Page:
How in the name of God is it seriously suggested that this shared ownership scheme offers any hope to those 1,796 applicants in my local authority? It offers them no way out of a situation where many of them are walking the streets of Dublin because the requirements in the bed and breakfast accommodation to which they have been allocated requires them to leave at 9.30 in the morning and not return before 5.30 in the evening. This very day I was called out of the Finance Bill committee meeting in the Seanad Chamber to meet a family who have three children, one only six months old. They must get out of their bed and breakfast accommodation at 9.30 a.m. and walk the streets of Dublin until they are re-admitted at 5.30, with that six months old baby and two other small children. They will have to spend a period in limbo, in purgatory, before they have any prospect of being offered accommodation. Nobody, no matter how high their points on the priority housing list, will be housed because we have so many people on the homeless list.
From what I have heard of the debate I do not think there is any real understanding or appreciation of the housing crisis. I await hearing from Deputy Moynihan and my colleague on my left with regard to the serious problem outside Dublin, a problem which is being swept under the carpet.
I note that my colleague, Deputy Gilmore, made the remark that at least the unemployed have to queue weekly at the  labour exchange and that one can see the number of people unemployed whereas in the case of the housing crisis one cannot see the people concerned; they are either hidden away behind the four walls of a hostel, in a bed and breakfast establishment, in grossly overcrowded family conditions or in sub-standard private rented accommodation. The Minister can therefore bring forward, under the guise of this Housing Bill or the plan for social housing, as many new-fangled ideas as he likes, some of which have merit — I endorse and support that — but unless we get back to building public sector housing again we will continue to have this trail of misery that I have spoken about.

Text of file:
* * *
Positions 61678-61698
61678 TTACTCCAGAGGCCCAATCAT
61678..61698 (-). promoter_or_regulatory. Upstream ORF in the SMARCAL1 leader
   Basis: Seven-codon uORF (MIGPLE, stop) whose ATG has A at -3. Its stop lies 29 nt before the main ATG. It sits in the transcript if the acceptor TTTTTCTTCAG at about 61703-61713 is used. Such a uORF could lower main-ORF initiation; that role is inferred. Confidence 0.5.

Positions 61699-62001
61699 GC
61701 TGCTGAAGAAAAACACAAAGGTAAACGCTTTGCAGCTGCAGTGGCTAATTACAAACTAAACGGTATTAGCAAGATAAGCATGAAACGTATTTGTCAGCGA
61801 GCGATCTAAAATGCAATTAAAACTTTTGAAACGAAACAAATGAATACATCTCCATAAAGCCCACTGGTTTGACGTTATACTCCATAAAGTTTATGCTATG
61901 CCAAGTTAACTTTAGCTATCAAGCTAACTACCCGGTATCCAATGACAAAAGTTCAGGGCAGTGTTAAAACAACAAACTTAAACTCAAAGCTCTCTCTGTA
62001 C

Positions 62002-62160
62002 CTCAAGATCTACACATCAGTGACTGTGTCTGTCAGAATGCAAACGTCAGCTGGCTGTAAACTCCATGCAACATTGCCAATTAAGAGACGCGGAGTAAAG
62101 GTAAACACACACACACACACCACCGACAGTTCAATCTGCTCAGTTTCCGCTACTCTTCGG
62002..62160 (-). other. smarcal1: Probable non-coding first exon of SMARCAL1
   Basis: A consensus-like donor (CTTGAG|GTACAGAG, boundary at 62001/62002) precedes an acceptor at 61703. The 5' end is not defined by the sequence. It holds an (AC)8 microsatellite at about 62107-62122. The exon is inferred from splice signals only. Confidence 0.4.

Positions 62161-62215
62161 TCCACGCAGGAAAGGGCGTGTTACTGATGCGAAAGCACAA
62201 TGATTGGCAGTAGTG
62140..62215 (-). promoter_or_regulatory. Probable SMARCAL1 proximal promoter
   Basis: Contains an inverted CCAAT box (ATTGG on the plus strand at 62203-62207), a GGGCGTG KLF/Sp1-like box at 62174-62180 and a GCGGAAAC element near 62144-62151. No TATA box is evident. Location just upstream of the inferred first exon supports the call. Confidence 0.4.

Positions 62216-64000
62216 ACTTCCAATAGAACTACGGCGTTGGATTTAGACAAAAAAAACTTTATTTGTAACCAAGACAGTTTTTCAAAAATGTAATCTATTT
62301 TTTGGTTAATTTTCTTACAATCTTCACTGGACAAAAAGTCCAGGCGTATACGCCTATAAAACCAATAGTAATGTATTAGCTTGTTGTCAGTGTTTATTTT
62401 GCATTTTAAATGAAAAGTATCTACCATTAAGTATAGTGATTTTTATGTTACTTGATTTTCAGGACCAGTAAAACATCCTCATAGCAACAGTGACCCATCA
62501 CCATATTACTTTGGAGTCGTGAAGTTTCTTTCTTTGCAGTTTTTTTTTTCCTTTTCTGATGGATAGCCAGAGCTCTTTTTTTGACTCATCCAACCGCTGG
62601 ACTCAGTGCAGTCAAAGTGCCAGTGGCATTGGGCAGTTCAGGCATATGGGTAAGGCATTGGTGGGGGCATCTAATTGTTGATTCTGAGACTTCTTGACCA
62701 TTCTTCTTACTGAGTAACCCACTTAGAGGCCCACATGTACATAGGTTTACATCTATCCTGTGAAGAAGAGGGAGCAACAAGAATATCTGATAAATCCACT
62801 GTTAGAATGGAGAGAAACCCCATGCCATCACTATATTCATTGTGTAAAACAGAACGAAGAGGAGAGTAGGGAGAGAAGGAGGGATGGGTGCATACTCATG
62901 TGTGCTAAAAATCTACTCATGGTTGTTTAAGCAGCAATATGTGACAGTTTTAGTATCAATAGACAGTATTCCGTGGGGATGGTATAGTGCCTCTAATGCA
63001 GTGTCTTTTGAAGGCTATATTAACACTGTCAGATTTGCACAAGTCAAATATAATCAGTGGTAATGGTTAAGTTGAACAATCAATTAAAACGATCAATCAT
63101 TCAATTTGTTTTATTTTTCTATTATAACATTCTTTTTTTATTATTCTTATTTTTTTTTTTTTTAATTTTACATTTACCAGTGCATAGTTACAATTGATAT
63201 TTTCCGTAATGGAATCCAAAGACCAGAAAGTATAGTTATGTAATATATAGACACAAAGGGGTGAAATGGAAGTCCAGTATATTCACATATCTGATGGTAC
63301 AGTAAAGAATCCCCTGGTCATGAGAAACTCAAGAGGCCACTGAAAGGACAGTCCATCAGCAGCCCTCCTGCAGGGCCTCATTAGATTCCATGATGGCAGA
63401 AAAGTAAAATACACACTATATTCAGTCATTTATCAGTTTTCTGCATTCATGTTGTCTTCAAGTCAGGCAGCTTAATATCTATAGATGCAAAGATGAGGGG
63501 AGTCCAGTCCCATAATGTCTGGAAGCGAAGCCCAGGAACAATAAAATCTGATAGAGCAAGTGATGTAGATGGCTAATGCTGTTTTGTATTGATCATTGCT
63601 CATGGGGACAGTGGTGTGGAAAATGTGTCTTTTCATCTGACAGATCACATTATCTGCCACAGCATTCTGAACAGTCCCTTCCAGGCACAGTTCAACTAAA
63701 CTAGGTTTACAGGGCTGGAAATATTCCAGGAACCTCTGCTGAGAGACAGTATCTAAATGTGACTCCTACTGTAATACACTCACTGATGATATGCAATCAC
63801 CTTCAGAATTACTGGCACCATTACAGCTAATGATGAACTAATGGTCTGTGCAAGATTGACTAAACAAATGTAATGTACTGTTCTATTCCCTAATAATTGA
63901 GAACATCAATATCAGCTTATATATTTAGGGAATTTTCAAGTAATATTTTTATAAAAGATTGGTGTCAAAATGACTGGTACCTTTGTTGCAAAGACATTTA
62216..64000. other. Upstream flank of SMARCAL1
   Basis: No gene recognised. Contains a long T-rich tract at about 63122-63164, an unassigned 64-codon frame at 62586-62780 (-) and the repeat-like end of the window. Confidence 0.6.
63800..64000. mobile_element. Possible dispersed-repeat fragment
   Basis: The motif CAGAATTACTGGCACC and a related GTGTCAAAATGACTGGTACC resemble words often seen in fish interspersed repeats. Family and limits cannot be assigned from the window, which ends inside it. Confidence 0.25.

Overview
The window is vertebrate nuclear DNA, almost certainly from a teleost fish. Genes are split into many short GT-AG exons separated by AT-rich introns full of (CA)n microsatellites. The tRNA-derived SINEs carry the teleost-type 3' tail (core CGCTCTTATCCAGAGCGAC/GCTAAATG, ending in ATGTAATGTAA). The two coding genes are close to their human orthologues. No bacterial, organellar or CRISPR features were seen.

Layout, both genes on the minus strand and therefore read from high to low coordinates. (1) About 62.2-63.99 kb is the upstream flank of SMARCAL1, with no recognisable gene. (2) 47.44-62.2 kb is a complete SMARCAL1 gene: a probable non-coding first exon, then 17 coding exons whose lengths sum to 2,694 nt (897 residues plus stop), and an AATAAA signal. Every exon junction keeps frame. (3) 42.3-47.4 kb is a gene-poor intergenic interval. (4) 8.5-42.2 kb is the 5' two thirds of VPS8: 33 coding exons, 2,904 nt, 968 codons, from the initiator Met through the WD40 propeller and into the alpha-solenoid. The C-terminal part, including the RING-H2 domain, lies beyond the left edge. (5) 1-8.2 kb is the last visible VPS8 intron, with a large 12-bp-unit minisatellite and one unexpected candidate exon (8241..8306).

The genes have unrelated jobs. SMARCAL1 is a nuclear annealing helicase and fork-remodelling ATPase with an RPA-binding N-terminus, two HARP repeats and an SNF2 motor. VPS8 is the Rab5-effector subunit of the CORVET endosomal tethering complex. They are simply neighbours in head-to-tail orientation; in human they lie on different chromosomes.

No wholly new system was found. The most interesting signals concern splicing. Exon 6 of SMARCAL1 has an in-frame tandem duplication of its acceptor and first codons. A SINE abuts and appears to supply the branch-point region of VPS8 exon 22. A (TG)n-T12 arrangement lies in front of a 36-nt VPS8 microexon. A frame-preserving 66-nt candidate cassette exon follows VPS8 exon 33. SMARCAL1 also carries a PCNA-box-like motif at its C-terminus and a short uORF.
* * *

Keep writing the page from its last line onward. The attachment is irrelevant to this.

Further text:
It appears the Government are waiting for emigration to resume. There is no sign that any serious attention is being devoted to the kind of crash programme necessary. Only a few years ago parties who held out to the electorate the prospect that they would be in Government claimed they they would set out in specific terms the resources that would be allocated for the house building programme. Like so many other things, the fashion has been reversed. A house building programme is apparently the furthest thing from the minds of Ministers; I hope I cannot apply that remark to their advisers, but that would seem to be the situation.
Last year my own local authority, Dublin County Council, the largest local authority in the country, who cater for the needs of more than 500,000 people received an allocation to build 72 houses. Before the Minister replies, I am aware that they did not build 72 houses. I understand that when the Minister received a deputation from Dublin County Council recently he performed exceptionally well and took them unawares when he reminded them that they did not build 72 houses. For those of us who are members of Dublin County Council, it is a shame that those houses were not built. I have expressed my views on this in very trenchant terms at Dublin County Council meetings on a number of occasions; it is indefensible  and a disgrace that we did not manage to build the 72 houses.